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It was late but bright

Author: AJ Johnstone

It was late but still bright. Lucy finally had a moment to sit down in her lush garden. The birds sang beautifully. ‘I wish I knew more about birds,’ Lucy thought. Then she remembered that Millie had a little illustrated children’s atlas with the most common British birds listed in there. Lucy fetched the book from the living room.

‘Let us see,’ she said to herself while carefully turning the pages. She knew Robin’s shy singing; they had the whole family of these sweet “Christmas birds” living in the hedge at the border of theirs and the neighbours’ gardens. She thought she’d recognise a nightingale’s singing too – so soothing and musical.

The song she was after was certainly not that of a robin or a nightingale. Lucy was looking for a picture of a small brown and cream coloured bird with a much lighter belly and a funny, messy tuft whose singing was quite intense and somewhat repetitive; like all it ever managed to learn was that one phrase, so it kept mastering it to the point of self-exhaustion. ‘There you are,’ Lucy smiled at the picture of an Alauda arvensis. ‘Skylark is one of the most skilled singers. Male skylark can sing more than 300 syllables and each bird’s song is a little bit different.’ Lucy was surprised to read this; clearly her songster’s skills were way below average for the species.

Lucy put the atlas away, satisfied with her findings. She adored her garden especially at this time of the day when the busy noises slowly fade away into the night, leaving the stage to nature.

It had been an emotional roller-coaster of a month. It started on a high note, with big hopes and well-defined plans. Lucy was supposed to move to a new role at work: more responsibilities, a bigger team; better pay too. She was secretly hoping she would be able to reduce her hours to spend more time in the afternoons with Millie. Millie, Lucy’s daughter, was about to start school next month and Lucy tried her best to adjust her life accordingly to be there for her little one. ‘At least for the first few months,’ she thought.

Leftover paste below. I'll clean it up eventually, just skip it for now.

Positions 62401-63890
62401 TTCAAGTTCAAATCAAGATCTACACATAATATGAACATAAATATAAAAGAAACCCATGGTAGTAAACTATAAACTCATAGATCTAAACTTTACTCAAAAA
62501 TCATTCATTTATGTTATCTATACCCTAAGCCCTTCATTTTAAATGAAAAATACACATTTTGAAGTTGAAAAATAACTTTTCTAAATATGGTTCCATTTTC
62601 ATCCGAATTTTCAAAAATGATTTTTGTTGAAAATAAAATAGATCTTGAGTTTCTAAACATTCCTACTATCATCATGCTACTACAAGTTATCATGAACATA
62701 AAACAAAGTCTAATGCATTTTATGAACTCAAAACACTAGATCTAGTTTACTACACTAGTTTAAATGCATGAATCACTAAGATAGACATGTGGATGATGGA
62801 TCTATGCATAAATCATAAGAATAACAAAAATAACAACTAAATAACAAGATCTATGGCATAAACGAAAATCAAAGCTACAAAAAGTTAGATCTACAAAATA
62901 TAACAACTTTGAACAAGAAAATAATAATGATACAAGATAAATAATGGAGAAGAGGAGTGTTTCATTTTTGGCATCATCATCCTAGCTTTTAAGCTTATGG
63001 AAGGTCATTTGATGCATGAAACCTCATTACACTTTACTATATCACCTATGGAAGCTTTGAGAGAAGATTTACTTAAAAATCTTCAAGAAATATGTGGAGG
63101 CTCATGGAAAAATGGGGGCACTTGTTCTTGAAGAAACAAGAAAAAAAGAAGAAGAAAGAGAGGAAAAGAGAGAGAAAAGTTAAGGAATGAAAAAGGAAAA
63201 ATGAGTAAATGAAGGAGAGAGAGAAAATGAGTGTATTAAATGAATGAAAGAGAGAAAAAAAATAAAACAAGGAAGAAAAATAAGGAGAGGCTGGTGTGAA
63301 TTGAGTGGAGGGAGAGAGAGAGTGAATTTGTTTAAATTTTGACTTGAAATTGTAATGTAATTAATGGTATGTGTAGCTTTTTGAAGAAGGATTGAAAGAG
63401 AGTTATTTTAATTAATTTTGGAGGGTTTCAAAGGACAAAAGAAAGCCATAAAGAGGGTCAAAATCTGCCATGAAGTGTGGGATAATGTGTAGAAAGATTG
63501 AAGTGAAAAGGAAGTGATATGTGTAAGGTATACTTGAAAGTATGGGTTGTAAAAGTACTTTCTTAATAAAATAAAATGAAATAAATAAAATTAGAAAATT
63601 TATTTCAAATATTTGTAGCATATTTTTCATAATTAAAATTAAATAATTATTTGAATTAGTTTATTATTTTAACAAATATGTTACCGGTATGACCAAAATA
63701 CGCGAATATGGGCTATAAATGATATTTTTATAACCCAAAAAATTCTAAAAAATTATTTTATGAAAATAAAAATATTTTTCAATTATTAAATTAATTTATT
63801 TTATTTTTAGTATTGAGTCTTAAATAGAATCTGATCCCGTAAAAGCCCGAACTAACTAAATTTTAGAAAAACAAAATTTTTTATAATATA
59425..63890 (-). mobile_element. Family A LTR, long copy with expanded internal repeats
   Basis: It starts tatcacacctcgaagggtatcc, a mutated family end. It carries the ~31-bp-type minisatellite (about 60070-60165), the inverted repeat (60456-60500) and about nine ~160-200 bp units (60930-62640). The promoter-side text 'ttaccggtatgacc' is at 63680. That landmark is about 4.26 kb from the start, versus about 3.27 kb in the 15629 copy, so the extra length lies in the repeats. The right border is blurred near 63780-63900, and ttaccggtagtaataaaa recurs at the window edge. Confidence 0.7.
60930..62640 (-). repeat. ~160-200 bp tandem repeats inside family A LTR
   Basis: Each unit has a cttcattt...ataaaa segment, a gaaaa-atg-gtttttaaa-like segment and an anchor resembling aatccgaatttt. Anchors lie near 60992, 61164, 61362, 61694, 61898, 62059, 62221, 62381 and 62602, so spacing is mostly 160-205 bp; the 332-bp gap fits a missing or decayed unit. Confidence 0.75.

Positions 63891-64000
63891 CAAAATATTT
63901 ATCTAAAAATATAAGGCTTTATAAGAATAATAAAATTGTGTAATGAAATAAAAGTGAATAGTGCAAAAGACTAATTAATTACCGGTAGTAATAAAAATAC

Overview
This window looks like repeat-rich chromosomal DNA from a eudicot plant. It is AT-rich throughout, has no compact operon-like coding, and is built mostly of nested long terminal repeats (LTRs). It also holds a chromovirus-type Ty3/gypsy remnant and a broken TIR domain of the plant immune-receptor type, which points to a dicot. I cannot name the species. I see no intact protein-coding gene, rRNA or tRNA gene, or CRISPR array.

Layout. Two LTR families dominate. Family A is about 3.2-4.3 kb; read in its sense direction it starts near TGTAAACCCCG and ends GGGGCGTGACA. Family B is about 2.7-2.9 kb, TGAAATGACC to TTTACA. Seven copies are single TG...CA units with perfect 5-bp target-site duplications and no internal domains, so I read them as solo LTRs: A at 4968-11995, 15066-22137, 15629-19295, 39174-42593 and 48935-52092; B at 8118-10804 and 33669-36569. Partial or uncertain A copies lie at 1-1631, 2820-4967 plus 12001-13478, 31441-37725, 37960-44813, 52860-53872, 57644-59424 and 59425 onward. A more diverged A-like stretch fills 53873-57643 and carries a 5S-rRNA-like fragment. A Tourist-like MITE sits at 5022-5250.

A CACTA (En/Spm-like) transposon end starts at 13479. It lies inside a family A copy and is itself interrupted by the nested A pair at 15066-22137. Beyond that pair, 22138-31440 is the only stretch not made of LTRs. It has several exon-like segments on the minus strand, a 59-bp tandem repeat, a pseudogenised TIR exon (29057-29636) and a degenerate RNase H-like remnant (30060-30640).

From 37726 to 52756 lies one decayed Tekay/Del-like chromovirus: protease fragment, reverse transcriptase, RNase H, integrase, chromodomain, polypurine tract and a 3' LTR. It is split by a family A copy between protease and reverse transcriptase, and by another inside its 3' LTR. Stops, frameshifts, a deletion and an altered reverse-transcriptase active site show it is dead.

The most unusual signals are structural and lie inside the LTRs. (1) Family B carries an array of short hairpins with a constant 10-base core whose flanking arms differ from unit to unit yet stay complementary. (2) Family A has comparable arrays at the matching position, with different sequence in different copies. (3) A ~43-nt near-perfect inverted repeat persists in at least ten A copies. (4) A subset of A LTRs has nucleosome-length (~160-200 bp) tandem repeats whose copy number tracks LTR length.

Lucy had also put an offer down for a little pad in Italy, in one of her favourite places, close to Lake Orta and close to Mary. Lucy was ecstatic that with a better salary she could afford her own holiday home! She meant to fly to Italy in early July to finalise all the paperwork and to see Mary after nearly two years of only phone calls – the longest time ever without a hug from her beloved stepmom.

‘What a difference a day makes,’ Lucy sighed. She loved that song, not in the current context though. Last month her company made her redundant, after nearly 7 years of pure dedication. When Millie came along, Lucy was off for just a few weeks. This is how important she thought she was. ‘How pathetic,’ she thought. She made a plea to herself to never put a job before family. The experience of being laid off made Lucy rethink a lot of things; she reordered the roles she had in life. The spare time she suddenly gained allowed her to slow down and assess how she used to live her life. It certainly was not healthy. It was only now that Lucy truly understood the meaning of Mary’s advice to put herself first. From now on she was going to put herself first.

All the cancelled trips, all the changed plans did not bother her anymore. ‘The pandemic is just a phase, it will end eventually, we will get through this,’ she told herself.

People she loved were all still here, on this amazing planet, even if geographically apart.
It was getting darker, more birds joined in and there were fewer cars to be heard. The calming scent of the Scottish heather started coming through too. Lucy closed her eyes and took a deep breath. She immersed herself in this féerie of sounds and smells. It was so soothing, beautiful, and relaxing. She felt so light, carefree and happy.

‘Would you like a glass of prosecco to celebrate this beautiful evening, my love?’ Hamish’s gentle voice called Lucy back.

‘Absolutely,’ she replied. There was so much to be grateful for.